The Entrepreneurship Society event reveals the best and worst ways to raise money from investors

The Entrepreneurship Society | @TheEntrepreneurshipSociety | Photo by //

As BetaKit’s Ask an Investor series often shows, there are common questions many entrepreneurs have when they’re thinking of raising funding. How do you determine valuation? Is a funding round something to be celebrated, or should you keep it to yourself? When is the right time to fundraise?

The Entrepreneurship Society tackled these questions for Toronto-based entrepreneurs at its Raising Capital event, hosted in partnership with the Canadian Venture Capital Association (CVCA). The night allowed entrepreneurs to get insider tips on fundraising rounds.

While funding stories get a lot of hype, investors and founders stressed that you should approach the decision to raise VC money with caution.

“If you don’t need to raise external capital, don’t. There’s no reason to give away part of your company if you don’t need the money,” said Jeremy Gilman, principal at McRock Capital. “Taking on debt has benefits relative to taking equity, such as not giving away ownership of your company, but taking on too much debt will make it very difficult to raise equity capital down the road if it hasn’t been paid off by then.”

Michael Silagadze, founder and CEO at Top Hat, echoed the sentiment that raising funding is not always the best measure of success for companies. “Raising capital is like taking out a high-interest loan which you’ll have to pay back in five to seven years by selling the business,” said Silagadze. “It’s generally not something to celebrate — companies should be celebrating real revenues and solving problems for their customers.”

the entrepreneurship society

Should a startup consider the fundraising route, Silagadze said the best way to set up a meeting with an investor is through an introduction by a founder that has raised money. “Don’t spend too much time at networking events and never ever send cold emails. Talk to founders and convince them that you’re working on something interesting and they’ll make warm introductions for you.”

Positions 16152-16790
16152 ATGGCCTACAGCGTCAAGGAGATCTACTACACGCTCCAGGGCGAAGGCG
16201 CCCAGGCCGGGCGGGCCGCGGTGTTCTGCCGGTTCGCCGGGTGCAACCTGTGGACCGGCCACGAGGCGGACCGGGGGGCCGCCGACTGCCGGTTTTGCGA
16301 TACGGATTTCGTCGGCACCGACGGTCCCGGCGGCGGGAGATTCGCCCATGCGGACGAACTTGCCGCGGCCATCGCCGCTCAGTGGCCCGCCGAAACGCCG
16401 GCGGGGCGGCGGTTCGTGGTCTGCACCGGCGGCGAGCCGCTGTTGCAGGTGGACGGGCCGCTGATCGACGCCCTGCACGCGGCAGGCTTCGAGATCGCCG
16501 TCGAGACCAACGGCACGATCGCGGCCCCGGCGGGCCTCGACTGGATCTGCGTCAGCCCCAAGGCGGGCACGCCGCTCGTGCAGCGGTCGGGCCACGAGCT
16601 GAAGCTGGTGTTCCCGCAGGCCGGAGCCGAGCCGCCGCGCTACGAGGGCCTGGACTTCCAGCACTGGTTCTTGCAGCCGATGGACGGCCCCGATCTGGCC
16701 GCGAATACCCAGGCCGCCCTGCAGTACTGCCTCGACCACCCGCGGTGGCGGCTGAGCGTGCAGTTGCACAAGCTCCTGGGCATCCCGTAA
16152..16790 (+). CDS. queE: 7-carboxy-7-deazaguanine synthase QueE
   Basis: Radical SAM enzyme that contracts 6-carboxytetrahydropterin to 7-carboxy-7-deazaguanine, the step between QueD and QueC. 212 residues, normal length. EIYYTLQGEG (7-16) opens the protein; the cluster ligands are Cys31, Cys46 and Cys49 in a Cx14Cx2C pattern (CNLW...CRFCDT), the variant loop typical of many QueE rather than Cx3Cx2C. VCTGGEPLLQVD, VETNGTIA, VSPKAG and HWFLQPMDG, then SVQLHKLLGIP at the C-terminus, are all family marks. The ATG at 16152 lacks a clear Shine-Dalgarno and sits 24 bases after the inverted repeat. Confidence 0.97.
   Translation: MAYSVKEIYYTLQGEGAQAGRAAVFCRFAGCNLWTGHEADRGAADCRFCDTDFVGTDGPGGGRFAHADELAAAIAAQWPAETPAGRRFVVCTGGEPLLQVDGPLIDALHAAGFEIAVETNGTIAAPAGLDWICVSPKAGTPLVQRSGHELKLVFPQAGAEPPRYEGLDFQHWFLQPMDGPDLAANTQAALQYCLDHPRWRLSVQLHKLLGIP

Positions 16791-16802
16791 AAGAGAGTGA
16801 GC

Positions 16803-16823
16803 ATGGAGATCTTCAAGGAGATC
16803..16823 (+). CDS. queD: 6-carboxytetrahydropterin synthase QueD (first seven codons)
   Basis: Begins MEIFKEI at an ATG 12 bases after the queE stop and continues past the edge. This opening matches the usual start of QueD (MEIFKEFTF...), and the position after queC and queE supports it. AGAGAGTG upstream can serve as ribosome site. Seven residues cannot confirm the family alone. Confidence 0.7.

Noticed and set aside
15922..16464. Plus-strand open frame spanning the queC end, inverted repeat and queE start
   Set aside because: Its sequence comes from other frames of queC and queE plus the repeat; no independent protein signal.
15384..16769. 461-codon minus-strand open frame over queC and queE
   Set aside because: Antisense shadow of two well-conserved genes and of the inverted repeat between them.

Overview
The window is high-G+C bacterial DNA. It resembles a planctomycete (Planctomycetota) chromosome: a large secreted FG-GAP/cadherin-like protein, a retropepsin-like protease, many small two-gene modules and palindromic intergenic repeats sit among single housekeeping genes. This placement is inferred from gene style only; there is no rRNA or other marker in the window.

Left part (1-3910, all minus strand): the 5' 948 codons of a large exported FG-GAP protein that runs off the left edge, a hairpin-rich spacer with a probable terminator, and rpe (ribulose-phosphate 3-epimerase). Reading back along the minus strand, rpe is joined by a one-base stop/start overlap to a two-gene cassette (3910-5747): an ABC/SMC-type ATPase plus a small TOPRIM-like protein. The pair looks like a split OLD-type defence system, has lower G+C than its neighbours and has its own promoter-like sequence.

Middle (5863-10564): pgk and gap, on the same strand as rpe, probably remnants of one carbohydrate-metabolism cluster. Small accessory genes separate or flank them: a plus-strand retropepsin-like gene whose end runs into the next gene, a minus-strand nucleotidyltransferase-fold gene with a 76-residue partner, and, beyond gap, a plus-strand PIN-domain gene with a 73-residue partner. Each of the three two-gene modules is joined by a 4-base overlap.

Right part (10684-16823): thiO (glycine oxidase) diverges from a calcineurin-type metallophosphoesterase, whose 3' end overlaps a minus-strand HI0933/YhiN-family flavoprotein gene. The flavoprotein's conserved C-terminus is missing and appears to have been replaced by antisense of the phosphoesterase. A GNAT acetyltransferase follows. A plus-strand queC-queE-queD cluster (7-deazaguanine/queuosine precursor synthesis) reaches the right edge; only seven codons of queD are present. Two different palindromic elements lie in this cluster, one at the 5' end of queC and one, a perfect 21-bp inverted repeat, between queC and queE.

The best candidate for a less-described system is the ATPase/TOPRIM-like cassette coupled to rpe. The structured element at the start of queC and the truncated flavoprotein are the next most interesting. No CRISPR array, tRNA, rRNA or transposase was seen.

When pitching, startups should be able to express the tangible ways their business fits into their market. If a VC can’t see your startup growing in the long term, they won’t think you’re ready for funding.

“Not every business is VC back-able because of factors such as addressable market being too small or the business model can’t scale fast enough,” said Christophe Bourque, VP of Tandem Expansion Fund. “Entrepreneurs should be certain that they are comfortable with the growth expectations that come with venture capital.”

“Focus on the real foundations of the business rather than hype. First, you need to prove to yourself that you’re building something that has the potential to scale before you go out and try to convince others,” Silagadze adds.

Startups should also take great care when discussing valuations with an investor. “Entrepreneurs need to consider the long-term effects of raising capital at high valuations or complex capital structures,” said Bourque.

While Gilman said founders should take a higher valuation from an investor even if they think their company isn’t worth that much, founders should ensure that number isn’t totally unachievable. “If you think the valuation is way too high and it will be difficult to justify over the next few years, or by the next time you need to raise capital, it may be worthwhile to discuss a lower valuation or taking less money now,” said Gilman.


Gilman also asked entrepreneurs not to take seriously the perception that VCs don’t care about their portfolio companies, and will drop their support as soon as companies experience roadblocks.

“Most VCs will spend a ton of time working with their portfolio companies to fix problems, replace dysfunctional management, provide additional capital to get them through a tough spot, et cetera. There are certainly some VCs that care more than others, and that is why entrepreneurs should think very hard about who they want as an investor,” Gilman said. “There are often benefits from taking a smaller cheque from someone who wants to be a partner in your success relative to taking a larger cheque from someone who just wants to be a capital provider.”

The next Entrepreneurship Society event — which will highlight digital marketing best practices and managing cap tables — is on January 11. Use the code BETAKIT to get 20 percent off on tickets.

Photos credit Lu Chau

Jessica Galang

Jessica Galang

Freelance tech writer. Former BetaKit News Editor.

0 replies on “The Entrepreneurship Society event reveals the best and worst ways to raise money from investors”